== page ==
The only sign-off for a pilot adding this category is demonstrated in AC 61.65E CHG 1, Appendix 1, Page 16, Endorsement Example # 66 as follows:
To act as PIC of an aircraft in solo operations when the pilot does not hold an appropriate category/class rating: section 61.31(d)(2).
I certify that (First name, MI, Last name) has received the training as required by section 61.31(d)(2) to serve as a PIC in a (category and class of aircraft) in solo operations. I have determined that he/she is prepared to serve as PIC in that (make and model of aircraft). /s/ [date] J. J. Jones 987654321CFI Exp. 12-31-05
An important note regarding sign offs is the fact that a CFI can and should include any specific restrictions and details which they feel are necessary to control the flight of any pilot they are teaching in an effort to keep the flight safe, and limit liability. I hope this helps all of you out there with questions in this regard.
After much research, I found the following flight schools with correct and accurate information on their web sites regarding the Commercial Helicopter Category Add-on rating to an Airplane Private Certificate. Therefore, I believe these schools deserve your consideration as the flight school of choice (if they tell you otherwise, please notify me so that I can remove them from this list, conversely, I will also add a school who confirms the commercial add-on to a Private Airplane). If a school is not on this list, or the list at the bottom of the page, I could not decipher their stand on the issue based on their advertised information.
These schools are trying to do it right, they deserve your consideration:
702 Helicopers in Las Vegas. These guys came with excellent remarks from students. If you're in their area, give them a call.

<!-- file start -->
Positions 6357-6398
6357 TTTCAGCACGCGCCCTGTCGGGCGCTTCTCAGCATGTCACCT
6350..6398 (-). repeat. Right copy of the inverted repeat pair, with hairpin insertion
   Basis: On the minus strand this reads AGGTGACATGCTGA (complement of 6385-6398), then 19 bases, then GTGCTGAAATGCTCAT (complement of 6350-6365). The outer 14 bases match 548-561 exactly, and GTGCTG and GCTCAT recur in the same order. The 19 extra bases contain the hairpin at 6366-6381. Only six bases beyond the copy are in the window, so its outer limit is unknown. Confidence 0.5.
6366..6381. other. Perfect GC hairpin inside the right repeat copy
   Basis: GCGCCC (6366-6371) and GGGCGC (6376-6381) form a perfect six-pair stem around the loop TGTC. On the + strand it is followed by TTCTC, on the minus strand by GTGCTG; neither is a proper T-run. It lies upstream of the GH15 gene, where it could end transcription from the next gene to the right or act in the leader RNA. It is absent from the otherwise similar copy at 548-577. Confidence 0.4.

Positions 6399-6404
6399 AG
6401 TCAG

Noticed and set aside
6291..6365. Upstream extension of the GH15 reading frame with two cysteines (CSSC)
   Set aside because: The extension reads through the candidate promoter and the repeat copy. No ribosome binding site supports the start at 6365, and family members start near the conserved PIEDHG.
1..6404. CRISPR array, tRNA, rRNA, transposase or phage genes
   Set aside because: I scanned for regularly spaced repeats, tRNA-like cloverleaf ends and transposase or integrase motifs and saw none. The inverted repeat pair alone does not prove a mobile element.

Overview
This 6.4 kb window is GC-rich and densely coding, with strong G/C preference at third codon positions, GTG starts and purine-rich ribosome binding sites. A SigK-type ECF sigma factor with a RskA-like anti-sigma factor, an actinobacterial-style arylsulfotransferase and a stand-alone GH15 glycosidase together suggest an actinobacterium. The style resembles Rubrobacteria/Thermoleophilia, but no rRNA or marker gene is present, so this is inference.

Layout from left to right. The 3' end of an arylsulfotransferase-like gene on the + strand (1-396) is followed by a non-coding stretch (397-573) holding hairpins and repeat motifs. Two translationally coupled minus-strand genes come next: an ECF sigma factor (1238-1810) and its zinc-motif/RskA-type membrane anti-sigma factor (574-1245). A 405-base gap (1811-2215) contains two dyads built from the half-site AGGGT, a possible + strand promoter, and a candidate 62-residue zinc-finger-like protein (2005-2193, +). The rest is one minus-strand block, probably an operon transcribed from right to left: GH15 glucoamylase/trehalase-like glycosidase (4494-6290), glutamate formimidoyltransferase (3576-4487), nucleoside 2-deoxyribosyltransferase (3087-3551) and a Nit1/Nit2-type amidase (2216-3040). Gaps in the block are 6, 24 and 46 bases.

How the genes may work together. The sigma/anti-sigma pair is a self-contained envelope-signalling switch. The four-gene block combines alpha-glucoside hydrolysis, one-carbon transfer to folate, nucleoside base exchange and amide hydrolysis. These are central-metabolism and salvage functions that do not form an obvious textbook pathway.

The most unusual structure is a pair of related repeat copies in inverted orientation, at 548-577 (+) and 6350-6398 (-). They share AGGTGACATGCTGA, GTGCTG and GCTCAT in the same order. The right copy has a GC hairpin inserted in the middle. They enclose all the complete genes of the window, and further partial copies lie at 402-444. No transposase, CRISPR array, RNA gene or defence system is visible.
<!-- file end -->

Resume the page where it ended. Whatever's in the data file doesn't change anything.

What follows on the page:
Note the information downloaded from the flight school Web sites below: One of two things is occurring here; they either don't know that you can add a commercial helicopter to the private airplane or they simply don't offer it. If it is the later, then one must wonder why?
These schools have erroneous or incorrect information on their sites; this will waste your money:
Upper Limit Aviation: This is the most false that I found, Their brochure ON PAGE 14, clearly states the false FAA requirement of a Private Rating in Helicopters to qualify for the commercial add-on - Nothing could be farther from the truth. There is no place in the regulations which state this.
Bristow Academy: Note in their FAA Price Schedule, the commercial add-on requirement notation. There is other erroneous information on their web site, so read it carefully.
Northeast Helicopters: Note in their add-on page, similar to Bristow.
Midwest Helicopter: Midwest really doesn't make it clear on their page, and may offer the correct add-on options.
Celebrity Helicopters: Note that on this page, they only advertise the Private Add-on option which indicates that they don't know that they have an option.
Universal Air Academy: Note that on their page, the incorrect requirements stated for the commercial add-on.
Wings Air: Note that their add-on, only shows private hours, but states that the commercial written test is not required which means that they expect that you already possess a commercial which is not required for the commercial add-on to a private airplane certificate, however a written test would indeed be required.
Air Shasta: Per their web site, they only offer the private which indicates that they are unaware that the commercial can be added on to the Private Airplane Certificate.
Quantum Helicopters: Per their web site, they also state incorrect FAA requirements. Nowhere in the FAR's does it state that you must hold a commercial pilot certificate to qualify for the commercial helicopter add-on, to say you do is absolutely FALSE.
Ace Pilot Training: This brochure from their web site indicates the same pre-existing commercial requirements, again false. END Back to Top